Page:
Portal:Indigenous peoples in Canada

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The Indigenous peoples in Canada Portal
This is a sister portal of the Canada Portal

Introduction

A life-sized bronze statue of an Indigenous person and eagle above him; there is a bear to his right and a wolf to his left, they are all looking upwards towards a blue and white sky
The Canadian Aboriginal veterans monument
in Confederation Park, Ottawa.
Noel Lloyd Pinay, 2001.
Photo by Padraic Ryan ca. 2007.

Indigenous peoples in Canada, also known as Aboriginal Canadians, are the indigenous peoples within the boundaries of present-day Canada. They comprise the First Nations, Inuit and Métis. Although "Indian" is a term still commonly used in legal documents, the descriptors "Indian" and "Eskimo" have somewhat fallen into disuse in Canada and some consider them to be pejorative. Similarly, "Aboriginal" as a collective noun is a specific term of art used in some legal documents, including the Constitution Act, 1982, though in some circles that word is also falling into disfavour.

Old Crow Flats and Bluefish Caves are some of the earliest known sites of human habitation in Canada. The Paleo-Indian Clovis, Plano and Pre-Dorset cultures pre-date current indigenous peoples of the Americas. Projectile point tools, spears, pottery, bangles, chisels and scrapers mark archaeological sites, thus distinguishing cultural periods, traditions and lithic reduction styles.

The characteristics of Canadian Aboriginal culture included permanent settlements, agriculture, civic and ceremonial architecture, complex societal hierarchies and trading networks. The Métis culture of mixed blood originated in the mid-17th century when First Nation and Inuit people married Europeans. The Inuit had more limited interaction with European settlers during that early period. Various laws, treaties, and legislation have been enacted between European immigrants and First Nations across Canada. Aboriginal Right to Self-Government provides opportunity to manage historical, cultural, political, health care and economic control aspects within first people's communities.

As of the 2016 census, Aboriginal peoples in Canada totalled 1,673,785 people, or 4.9% of the national population, with 977,230 First Nations people, 587,545 Métis and 65,025 Inuit. There are over 600 recognized First Nations governments or bands with distinctive cultures, languages, art, and music. National Indigenous Peoples Day recognizes the cultures and contributions of Aboriginal peoples to the history of Canada. First Nations, Inuit and Métis peoples of all backgrounds have become prominent figures and have served as role models in the Aboriginal community and help to shape the Canadian cultural identity.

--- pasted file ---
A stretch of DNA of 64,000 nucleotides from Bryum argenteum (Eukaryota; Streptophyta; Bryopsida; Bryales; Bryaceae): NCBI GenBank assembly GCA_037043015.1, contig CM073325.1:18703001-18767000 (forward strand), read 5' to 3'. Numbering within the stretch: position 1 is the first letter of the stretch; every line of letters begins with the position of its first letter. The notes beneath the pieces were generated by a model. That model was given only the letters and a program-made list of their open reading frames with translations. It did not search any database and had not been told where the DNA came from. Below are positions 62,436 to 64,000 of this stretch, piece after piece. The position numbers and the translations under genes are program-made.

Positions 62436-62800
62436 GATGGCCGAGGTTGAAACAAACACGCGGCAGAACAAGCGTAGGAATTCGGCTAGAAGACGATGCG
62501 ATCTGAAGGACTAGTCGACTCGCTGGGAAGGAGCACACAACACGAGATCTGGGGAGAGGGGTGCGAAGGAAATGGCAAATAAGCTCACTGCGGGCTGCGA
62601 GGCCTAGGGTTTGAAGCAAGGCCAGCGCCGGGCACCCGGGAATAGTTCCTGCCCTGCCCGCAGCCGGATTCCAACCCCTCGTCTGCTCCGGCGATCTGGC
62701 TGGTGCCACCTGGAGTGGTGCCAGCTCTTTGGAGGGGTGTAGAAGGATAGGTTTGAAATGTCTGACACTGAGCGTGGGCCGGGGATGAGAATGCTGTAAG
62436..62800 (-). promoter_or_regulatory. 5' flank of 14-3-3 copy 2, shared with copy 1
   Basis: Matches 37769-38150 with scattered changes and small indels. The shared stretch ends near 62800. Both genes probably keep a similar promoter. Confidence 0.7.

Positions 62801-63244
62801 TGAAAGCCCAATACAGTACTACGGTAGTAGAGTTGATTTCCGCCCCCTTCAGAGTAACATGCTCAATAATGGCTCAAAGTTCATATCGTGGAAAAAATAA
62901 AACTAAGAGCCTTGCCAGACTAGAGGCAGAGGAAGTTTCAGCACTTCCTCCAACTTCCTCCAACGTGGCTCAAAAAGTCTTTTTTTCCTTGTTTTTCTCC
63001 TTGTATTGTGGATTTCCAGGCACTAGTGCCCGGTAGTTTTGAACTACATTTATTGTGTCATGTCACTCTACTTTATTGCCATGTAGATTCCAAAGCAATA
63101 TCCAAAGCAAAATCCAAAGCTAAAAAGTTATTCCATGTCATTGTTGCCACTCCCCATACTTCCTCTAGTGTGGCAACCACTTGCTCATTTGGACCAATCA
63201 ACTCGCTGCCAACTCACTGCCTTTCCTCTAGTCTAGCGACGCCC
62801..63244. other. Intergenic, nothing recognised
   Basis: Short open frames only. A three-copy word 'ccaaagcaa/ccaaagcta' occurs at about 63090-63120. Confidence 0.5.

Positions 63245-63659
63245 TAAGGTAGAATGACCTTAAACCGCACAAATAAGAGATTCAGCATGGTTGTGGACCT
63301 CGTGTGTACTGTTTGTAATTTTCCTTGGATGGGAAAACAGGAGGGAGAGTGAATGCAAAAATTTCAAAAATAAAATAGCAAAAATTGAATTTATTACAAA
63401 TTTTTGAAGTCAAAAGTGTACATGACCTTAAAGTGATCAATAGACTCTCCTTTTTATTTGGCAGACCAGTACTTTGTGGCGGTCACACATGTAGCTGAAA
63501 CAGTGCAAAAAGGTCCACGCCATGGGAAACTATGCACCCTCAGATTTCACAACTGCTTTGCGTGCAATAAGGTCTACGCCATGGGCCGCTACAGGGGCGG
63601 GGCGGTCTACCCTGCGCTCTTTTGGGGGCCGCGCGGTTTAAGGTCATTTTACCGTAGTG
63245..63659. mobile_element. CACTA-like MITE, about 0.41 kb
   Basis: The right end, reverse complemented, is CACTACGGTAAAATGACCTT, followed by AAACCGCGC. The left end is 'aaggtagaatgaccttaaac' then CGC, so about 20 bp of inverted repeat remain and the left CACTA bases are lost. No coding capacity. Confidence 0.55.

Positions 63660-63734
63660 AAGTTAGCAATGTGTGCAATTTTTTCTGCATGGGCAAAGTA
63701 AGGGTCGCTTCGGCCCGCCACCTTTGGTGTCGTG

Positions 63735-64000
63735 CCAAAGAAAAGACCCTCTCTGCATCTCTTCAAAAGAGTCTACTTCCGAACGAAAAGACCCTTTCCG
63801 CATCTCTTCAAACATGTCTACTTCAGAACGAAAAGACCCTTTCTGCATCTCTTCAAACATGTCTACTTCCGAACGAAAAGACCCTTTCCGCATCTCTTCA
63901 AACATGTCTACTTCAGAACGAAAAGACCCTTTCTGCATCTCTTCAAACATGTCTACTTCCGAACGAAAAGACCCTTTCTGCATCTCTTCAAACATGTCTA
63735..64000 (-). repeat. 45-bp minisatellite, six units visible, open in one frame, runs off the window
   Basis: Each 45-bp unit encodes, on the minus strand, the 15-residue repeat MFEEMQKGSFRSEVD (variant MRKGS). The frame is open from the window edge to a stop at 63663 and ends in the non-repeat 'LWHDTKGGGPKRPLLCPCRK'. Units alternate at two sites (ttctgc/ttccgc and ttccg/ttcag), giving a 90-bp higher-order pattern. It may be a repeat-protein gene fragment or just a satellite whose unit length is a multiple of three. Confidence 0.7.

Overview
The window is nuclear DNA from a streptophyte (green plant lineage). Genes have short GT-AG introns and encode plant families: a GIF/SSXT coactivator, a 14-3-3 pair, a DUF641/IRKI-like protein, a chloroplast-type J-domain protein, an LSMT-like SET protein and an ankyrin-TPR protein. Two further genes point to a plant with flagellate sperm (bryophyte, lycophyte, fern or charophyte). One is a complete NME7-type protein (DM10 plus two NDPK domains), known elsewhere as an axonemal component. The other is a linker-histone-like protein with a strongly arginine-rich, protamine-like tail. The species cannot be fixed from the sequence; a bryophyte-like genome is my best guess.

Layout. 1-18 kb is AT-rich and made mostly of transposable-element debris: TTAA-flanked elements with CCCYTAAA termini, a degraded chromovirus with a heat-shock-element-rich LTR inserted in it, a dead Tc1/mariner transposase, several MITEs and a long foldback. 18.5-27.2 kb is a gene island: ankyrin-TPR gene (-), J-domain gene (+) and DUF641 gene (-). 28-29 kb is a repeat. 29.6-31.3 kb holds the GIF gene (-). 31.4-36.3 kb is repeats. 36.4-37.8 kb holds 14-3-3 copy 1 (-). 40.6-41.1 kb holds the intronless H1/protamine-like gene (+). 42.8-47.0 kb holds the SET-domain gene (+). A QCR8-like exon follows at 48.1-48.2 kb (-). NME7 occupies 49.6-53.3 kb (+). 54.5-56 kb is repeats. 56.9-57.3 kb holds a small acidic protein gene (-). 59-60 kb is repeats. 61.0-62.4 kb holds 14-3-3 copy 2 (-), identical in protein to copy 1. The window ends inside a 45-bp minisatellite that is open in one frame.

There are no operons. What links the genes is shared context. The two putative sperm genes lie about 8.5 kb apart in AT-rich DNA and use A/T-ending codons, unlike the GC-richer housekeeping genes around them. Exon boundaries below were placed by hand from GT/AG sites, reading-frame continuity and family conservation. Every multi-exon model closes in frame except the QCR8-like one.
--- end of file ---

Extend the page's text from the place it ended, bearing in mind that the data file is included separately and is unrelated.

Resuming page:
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Treaty 9 - also known as the "James Bay Treaty," since the eastern end of the affected treaty territory was at the shore of James Bay.

The numbered treaties (or Post-Confederation Treaties) are a series of eleven treaties signed between the aboriginal peoples in Canada and the reigning Monarch of Canada (Victoria, Edward VII or George V) from 1871 to 1921. It was the Government of Canada who created the policy, commissioned the Treaty Commissioners and ratified the agreements. These Treaties are agreements with the Government of Canada, administered by Canadian Aboriginal law and overseen by the Minister of Indian Affairs and Northern Development.

Regions affected by the treaties include portions of what are now Alberta, British Columbia, Manitoba, Ontario, Saskatchewan and the Northwest Territories. When the Dominion of Canada was first formed in 1867 as a confederation of several British North American colonies, most of these regions were part of Rupert's Land and the North-Western Territory and were controlled by the Hudson's Bay Company.

The "National Dream" of Sir John A. Macdonald, the first Prime Minister of Canada, was to create a nation from sea to sea, tied together by the Canadian Pacific Railway. In order to make this dream a reality, the Government of Canada needed to settle the southern portions of Rupert's Land (present day Alberta, Manitoba and Saskatchewan).

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Sheila Watt-Cloutier during a lecture at York University
Sheila Watt-Cloutier, OC (born 2 December 1953) is a Canadian Inuit activist. She has been a political representative for Inuit at the regional, national and international levels, most recently as International Chair for Inuit Circumpolar Council (formerly the Inuit Circumpolar Conference). Watt-Cloutier has worked on a range of social and environmental issues affecting Inuit, most recently, persistent organic pollutants and global warming. She has received numerous awards and honors for her work, and has been featured in a number of documentaries and profiled by journalists from all media. Watt-Cloutier sits as an advisor to Canada's Ecofiscal Commission.


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About seven out of 10 First Nations people live off a reserve, with almost a third of those living in large cities. Nearly 30 per cent live on reserves.

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1914 Panoramic View of Iroquois.jpg
"Iroquois." c1914. William Alexander Drennan, copyright claimant, 1914

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